There are few members I recognise from here and quite a few old members who don’t post here anymore.
    But that Facebook page is very Chicago friendly!

  18. #39

    Default Re: Fender Tele Tenor at NAMM

    IIRC ukes were the largest selling stringed instrument on the planet a few years ago, so that figures.

    When I went to grade school music class consisted of the age old recorder. Still have mine. When my son went to grade school the principal had changed to uke, which I thought was a more appropriate choice.

    It's a shame if Chicago becomes the tuning of choice for tenors, but that's just me.
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  20. #40
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    Default Re: Fender Tele Tenor at NAMM

    Well I am afraid it does look that way Verne.
    I notice that Soares tenor guitars are now all tuned DGBE as standard.....
    Note the last sentence in the attachment
    Click image for larger version. 

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  21. #41

    Default Re: Fender Tele Tenor at NAMM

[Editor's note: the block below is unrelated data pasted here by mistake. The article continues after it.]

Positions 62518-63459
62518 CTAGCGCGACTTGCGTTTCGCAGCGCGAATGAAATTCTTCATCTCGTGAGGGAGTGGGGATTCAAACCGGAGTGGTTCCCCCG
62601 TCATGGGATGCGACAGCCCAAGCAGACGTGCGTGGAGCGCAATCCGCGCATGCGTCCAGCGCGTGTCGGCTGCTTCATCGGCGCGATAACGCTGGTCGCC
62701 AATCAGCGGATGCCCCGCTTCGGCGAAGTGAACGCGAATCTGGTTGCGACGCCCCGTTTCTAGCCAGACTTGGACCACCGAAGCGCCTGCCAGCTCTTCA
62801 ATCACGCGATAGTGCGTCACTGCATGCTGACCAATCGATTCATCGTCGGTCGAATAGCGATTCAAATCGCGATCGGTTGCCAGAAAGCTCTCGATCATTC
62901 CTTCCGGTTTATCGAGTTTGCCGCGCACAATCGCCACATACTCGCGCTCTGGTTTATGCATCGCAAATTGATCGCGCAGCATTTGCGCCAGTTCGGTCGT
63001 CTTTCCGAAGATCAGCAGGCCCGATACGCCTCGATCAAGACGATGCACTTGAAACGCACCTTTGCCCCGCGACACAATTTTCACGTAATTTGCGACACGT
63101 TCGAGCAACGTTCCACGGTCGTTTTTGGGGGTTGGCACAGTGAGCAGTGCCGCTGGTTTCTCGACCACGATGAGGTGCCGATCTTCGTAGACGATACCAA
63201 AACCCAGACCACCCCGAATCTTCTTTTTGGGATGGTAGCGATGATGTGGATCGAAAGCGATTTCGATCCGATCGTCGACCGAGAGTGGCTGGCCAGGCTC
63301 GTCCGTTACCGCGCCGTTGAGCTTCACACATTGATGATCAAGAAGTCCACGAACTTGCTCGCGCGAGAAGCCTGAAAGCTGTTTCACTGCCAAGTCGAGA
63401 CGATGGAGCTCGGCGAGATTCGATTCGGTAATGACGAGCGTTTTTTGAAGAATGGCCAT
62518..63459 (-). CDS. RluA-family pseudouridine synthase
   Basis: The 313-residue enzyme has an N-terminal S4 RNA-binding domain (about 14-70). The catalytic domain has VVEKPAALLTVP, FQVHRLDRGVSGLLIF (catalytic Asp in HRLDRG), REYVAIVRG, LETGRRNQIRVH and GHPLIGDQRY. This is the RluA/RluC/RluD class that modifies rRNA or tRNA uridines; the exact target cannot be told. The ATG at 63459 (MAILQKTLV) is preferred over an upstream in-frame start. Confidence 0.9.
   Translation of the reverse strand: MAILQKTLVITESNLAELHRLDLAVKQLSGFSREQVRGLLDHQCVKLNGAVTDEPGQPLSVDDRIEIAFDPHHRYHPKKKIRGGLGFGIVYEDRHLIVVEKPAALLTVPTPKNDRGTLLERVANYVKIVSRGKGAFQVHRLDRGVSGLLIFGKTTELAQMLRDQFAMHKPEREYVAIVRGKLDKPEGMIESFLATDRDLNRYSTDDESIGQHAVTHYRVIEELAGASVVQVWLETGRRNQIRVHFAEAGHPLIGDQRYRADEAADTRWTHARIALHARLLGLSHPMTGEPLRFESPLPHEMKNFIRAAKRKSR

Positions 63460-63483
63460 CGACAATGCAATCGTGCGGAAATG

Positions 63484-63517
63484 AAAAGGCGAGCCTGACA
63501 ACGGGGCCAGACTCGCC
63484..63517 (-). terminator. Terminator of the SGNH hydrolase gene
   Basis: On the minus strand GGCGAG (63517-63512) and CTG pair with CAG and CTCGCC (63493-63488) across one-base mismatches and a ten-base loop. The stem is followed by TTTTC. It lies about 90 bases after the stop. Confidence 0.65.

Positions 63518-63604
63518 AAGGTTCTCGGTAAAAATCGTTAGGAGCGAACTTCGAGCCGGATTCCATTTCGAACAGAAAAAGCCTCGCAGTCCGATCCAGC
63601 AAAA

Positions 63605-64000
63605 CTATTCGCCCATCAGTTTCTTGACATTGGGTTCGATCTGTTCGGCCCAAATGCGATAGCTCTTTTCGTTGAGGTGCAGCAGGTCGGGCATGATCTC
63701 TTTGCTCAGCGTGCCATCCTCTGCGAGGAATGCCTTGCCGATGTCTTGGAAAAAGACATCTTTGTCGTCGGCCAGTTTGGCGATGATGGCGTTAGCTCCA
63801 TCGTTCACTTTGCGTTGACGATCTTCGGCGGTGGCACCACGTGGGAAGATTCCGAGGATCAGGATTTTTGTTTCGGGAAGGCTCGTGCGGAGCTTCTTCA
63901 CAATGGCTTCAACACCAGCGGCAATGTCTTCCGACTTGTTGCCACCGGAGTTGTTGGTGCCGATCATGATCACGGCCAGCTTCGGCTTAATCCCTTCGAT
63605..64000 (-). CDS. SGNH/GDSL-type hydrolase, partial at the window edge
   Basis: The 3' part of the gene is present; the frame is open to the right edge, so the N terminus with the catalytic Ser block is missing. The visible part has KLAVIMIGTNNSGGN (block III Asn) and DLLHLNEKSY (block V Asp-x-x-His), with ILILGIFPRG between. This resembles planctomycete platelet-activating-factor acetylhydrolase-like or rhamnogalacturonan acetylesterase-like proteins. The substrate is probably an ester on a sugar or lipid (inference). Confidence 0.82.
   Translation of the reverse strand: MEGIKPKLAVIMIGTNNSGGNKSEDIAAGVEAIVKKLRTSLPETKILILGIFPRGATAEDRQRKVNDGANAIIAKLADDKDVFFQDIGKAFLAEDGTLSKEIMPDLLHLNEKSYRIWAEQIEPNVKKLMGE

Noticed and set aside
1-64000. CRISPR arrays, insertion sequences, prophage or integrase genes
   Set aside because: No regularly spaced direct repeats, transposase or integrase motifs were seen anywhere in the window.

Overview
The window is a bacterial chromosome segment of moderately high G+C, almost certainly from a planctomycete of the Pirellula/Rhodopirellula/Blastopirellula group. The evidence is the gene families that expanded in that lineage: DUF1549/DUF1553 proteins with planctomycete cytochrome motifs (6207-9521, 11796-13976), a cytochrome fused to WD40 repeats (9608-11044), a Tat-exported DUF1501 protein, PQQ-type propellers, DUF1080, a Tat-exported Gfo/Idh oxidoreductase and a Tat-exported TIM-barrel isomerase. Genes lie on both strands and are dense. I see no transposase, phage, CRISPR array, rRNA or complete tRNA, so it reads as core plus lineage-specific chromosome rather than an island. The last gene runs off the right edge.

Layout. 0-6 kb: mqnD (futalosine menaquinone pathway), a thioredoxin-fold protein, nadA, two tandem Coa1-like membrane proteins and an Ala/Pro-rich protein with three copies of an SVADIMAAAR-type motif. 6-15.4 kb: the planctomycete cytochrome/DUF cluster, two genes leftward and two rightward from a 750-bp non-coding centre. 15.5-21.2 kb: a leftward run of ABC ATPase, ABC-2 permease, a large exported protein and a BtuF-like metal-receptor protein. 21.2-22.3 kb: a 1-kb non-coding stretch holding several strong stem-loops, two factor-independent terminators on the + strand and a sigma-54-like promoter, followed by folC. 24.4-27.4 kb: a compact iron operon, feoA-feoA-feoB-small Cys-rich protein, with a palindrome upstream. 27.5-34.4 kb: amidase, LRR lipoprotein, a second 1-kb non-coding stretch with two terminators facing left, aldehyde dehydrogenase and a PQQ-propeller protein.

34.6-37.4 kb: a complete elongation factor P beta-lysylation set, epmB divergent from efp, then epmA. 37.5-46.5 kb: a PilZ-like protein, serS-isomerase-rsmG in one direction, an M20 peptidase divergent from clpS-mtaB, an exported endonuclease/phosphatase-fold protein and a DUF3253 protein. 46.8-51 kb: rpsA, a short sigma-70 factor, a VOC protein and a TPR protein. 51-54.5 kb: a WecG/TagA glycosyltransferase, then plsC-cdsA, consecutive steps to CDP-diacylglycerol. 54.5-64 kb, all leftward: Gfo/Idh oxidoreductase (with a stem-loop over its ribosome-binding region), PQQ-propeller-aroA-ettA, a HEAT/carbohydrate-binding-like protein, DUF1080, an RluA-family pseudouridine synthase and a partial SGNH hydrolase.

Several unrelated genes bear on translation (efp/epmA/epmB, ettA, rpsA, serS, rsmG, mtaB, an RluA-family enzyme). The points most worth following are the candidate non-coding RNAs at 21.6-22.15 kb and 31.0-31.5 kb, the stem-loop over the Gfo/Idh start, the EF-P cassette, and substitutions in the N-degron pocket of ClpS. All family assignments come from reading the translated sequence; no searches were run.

Fox - go where the market is - I get it. And I get ukes but that doesn't mean I take them seriously. Depresses the heck out of me.

    While Soares has been a staple in the tenor world he's not a particularly reliable source. Especially his ad copy. He often states things that are patently wrong - like a laminate top is best for acoustic - but he has his place and the tenor world would be poorer without him.

    After bouncing around I've settled on a 19" 6-string as my electric "tenor" of choice. After getting my head around it, Eb Bb F C G D tuning is extremely versatile. It's lower than a standard guitar and higher than my electric mandolin. I call it double extended range tenor.
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    Default Re: Fender Tele Tenor at NAMM

    Quote Originally Posted by Verne Andru View Post
    ...but that doesn't mean I take them seriously.